In 1862, the Sultan of the Ottoman Empire allowed the Principalities of Moldavia and Wallachia to unite under the name of Romania. In 1866, Charles of Hohenzollern-Sigmaringen became Prince. Romania sided with Russia in the Russo-Turkish War of 1877-78. In 1878, the Treaties of San Stefano and Berlin recognized Romania’s independence from the Ottoman Empire. Prince Charles became King in 1881.
During the twentieth century, U.S. relations with Romania have vacillated between warm (Romania fought on the side of the Allies in the Great War), and cold (Romania declared war upon the United States in 1941 and early Cold War era relations were frosty, at best). The nature of U.S.-Romanian relations began to improve during the 1960s when Romania began to distance its foreign policy from that of the Soviet Union, especially after the 1968 Soviet invasion of Czechoslovakia. The 1970s were also a period of warming U.S.-Romania relations fostered by greater cultural, scientific, and educational exchanges; however, during the 1980s criticisms of Romania’s human rights record served to once again strain relations.
Since Romania’s December 1989 revolution, which unseated the Communist regime, the United States has enjoyed a strengthened relationship with Romania. Modern Flag of Romania
The United States recognized the Kingdom of Romania on April 7, 1881, when U.S. Chargé d’Affaires Eugene Schuyler had an audience with King Charles and announced that the United States recognized the new kingdom. On April 3, U.S. Secretary of State James G. Blaine had authorized Schuyler to recognize Romania after the Great Powers of Europe had done so.
The first U.S. Consul was appointed to Romania while it was still an autonomous part of the Ottoman Empire. Louis J. Czapkay, a native of Hungary but a resident of California, was appointed to Bucharest on June 20, 1866. He served from May 1, 1867 to February 1869.
His successor, Benjamin Franklin Peixotto, was appointed June 29, 1870, as an expression of U.S. concern with the status of Romania’s Jewish community, which was denied citizenship and subject to persecution. Peixotto, a San Francisco lawyer and a former president of B’nai B’rith, was financially supported by a consortium of American, British, and French Jews since there was little American commerce with Romania. His activities involved not only remonstrating on behalf of Romania’s Jewish community, but establishing schools and cultural societies. He served from February 20, 1871 to June 18, 1876. The consulate was abolished that September.
Eugene Schuyler was the first U.S. diplomatic representative to Romania. He was appointed Diplomatic Agent and Consul General on June 11, 1880. The Romanian Foreign Ministry indicated on August 13 that it was willing to enter into provisional relations with the U.S. Legation. Schuyler delivered his credentials on December 14, 1880. He was promoted to Chargé d’Affaires and Consul General on December 21, 1880, and presented his new credentials on January 25, 1881. Schuyler was reaccredited when Romania became a kingdom, presenting his new credentials on May 16, 1881.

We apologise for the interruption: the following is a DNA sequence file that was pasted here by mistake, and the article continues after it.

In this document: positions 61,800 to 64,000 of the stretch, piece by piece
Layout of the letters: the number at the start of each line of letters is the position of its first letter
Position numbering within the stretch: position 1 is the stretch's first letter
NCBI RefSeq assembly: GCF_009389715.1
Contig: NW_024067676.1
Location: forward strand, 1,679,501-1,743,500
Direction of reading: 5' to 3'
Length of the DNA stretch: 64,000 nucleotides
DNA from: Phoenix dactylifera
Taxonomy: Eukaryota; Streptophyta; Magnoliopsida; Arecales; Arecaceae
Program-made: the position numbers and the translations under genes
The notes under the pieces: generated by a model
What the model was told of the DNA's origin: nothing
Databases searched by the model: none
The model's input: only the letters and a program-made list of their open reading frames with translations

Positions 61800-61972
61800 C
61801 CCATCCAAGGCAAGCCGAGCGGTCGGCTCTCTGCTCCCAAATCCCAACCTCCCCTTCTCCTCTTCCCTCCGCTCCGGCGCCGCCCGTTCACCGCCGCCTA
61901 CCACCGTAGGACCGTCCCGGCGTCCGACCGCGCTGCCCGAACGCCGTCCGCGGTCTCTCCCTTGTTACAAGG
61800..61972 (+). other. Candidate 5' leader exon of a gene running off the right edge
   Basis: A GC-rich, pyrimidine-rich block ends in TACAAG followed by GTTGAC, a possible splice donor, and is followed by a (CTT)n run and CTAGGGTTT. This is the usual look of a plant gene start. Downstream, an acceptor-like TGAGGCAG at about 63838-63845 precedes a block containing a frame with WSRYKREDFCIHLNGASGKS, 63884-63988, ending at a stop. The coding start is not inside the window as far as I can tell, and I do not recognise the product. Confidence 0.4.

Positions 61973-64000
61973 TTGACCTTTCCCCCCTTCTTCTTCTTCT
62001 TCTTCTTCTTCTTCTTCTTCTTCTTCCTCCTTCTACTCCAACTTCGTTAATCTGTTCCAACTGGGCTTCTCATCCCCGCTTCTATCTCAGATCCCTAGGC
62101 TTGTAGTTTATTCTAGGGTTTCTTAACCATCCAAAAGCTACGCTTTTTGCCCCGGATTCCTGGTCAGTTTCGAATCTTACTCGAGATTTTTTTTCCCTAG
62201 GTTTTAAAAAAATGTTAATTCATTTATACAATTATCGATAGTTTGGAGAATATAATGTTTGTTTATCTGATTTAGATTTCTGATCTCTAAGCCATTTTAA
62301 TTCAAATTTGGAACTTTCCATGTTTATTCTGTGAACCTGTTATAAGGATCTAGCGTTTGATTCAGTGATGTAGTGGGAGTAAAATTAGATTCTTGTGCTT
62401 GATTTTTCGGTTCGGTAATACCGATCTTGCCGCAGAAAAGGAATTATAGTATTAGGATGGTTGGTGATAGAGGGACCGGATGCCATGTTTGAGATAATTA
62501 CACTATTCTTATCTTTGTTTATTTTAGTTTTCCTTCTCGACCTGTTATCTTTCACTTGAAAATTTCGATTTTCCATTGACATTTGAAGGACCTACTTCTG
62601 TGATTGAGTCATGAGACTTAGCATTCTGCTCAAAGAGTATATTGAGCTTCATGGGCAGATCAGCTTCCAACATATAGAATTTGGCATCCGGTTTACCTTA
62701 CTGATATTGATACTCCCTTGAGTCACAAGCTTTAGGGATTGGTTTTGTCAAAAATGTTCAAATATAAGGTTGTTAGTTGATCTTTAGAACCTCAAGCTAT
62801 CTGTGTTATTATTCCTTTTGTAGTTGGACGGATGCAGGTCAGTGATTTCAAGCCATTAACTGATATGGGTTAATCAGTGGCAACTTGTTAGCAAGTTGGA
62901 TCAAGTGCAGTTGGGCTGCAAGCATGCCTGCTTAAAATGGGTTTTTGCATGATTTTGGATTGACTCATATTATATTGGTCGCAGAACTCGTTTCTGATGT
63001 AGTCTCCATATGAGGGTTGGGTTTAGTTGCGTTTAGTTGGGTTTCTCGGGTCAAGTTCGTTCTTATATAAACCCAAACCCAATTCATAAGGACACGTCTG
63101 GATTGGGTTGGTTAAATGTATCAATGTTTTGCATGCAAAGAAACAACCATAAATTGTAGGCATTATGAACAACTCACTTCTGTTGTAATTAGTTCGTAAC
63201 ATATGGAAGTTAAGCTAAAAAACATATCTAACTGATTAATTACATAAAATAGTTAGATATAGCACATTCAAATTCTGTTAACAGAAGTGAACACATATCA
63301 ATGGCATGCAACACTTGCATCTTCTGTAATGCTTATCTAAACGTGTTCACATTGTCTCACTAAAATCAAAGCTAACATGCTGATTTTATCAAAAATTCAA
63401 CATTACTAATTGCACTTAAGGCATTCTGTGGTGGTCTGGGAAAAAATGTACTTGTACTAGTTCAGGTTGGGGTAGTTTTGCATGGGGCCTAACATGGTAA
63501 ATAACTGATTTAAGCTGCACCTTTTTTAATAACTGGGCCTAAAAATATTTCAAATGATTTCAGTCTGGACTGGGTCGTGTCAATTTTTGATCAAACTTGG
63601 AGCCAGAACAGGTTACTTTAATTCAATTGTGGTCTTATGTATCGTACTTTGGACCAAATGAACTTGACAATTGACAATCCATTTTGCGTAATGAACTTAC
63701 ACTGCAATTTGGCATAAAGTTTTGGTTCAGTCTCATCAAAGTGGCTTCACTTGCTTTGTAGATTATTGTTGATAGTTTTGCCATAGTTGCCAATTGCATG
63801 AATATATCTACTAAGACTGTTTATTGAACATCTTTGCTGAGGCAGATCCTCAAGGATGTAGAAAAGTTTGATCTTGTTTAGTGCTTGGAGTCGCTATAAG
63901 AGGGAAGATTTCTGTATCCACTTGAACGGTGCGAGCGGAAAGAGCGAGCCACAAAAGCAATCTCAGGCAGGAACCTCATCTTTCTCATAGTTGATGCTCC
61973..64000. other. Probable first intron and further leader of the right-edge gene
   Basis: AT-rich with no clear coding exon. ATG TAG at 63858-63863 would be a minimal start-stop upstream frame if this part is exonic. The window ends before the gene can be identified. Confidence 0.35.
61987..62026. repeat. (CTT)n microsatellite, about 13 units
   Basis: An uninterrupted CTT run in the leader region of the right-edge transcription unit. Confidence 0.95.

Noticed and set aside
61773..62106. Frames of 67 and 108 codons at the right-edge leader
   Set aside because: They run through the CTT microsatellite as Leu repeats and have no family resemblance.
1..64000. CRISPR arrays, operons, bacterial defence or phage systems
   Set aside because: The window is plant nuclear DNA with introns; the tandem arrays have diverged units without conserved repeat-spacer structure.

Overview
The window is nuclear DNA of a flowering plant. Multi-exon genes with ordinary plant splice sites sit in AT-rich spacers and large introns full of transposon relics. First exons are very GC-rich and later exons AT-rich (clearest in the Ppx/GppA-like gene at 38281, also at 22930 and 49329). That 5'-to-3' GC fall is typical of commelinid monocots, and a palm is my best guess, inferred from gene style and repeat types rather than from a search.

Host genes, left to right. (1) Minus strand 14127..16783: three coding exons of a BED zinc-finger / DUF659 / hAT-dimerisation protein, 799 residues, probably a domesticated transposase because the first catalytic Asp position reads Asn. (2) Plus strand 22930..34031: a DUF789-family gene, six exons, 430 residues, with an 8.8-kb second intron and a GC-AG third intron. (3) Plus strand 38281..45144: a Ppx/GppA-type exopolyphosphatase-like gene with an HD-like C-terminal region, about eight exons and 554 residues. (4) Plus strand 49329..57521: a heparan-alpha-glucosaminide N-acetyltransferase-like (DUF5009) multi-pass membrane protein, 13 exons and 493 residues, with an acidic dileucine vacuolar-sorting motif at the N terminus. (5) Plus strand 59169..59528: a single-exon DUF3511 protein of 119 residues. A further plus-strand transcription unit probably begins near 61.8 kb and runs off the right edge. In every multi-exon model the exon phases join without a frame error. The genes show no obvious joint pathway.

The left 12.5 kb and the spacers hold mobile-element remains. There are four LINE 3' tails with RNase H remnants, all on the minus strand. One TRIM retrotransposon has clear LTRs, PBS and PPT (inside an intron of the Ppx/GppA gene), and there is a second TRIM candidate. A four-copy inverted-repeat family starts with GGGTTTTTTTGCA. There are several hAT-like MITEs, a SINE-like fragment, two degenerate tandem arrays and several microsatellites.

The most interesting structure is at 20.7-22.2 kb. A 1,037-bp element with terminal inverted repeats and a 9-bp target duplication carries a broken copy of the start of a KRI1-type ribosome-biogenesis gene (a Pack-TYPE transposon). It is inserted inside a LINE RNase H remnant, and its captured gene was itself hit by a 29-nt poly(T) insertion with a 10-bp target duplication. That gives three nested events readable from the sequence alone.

Schuyler was promoted to Minister Resident and Consul General on July 7, 1882, and presented his new credentials on September 8, 1882. However, he was also accredited to Greece and Serbia and moved his residence to Athens. Schuyler presented his recall on September 7, 1884.
Until 1921, no U.S. Minister was commissioned solely to Romania. From 1885 to 1905, their commissions were to Greece, Romania, and Serbia, being resident at Athens. John B. Jackson (1902-05) was also commissioned as Diplomatic Agent in Bulgaria in 1903. From 1905 to 1911, U.S. Ministers to Romania were also commissioned to Serbia but were resident in Bucharest. From 1907 to 1910 they were also commissioned as Diplomatic Agents in Bulgaria. John R. Carter (1909-1911) was appointed Minister to Bulgaria in 1910. From 1911 to 1918, the U.S. Minister to Romania was also accredited to Serbia and Bulgaria.
Peter Augustus Jay was the first U.S. Minister to be commissioned exclusively to Romania. He was appointed April 18, 1921, presented his credentials on June 30, and served until May 9, 1925.
Romania established its first diplomatic mission in the United States when Minister Constantin Angelescu presented his credentials in Washington on January 15, 1918.
Diplomatic relations were severed when Romania declared war on the United States on December 12, 1941. The U.S. Minister, Franklin Mott Gunther, died in Bucharest on December 22 before he could leave the country; however, the U.S. did not declare war upon Romania until June 5, 1942.
Diplomatic relations were reestablished on October 1, 1946, when Miha Ralea presented his credentials as Romania’s first postwar Minister to the United States.
Rudolph E. Schoenfeld presented his credentials as the first postwar U.S. Minister to Romania on September 25, 1947.
The U.S. Legation in Bucharest was raised to Embassy status on June 1, 1964. John P. Shaw was Chargé d’Affaires ad interim at the time. On December 4, 1964, William A. Crawford, Minister to Romania since 1962, was promoted to Ambassador. He presented his new credentials on December 24, 1964, and served until October 10, 1965.
Romanian Minister Petre Balaceanu presented his new credentials as Romania’s Ambassador on August 14, 1964.
The first diplomatic agreement between the United States and Romania was a convention concerning the rights, privileges, and immunities of consular officers, which was signed in Bucharest on June 17, 1881. It entered into force on June 13, 1883.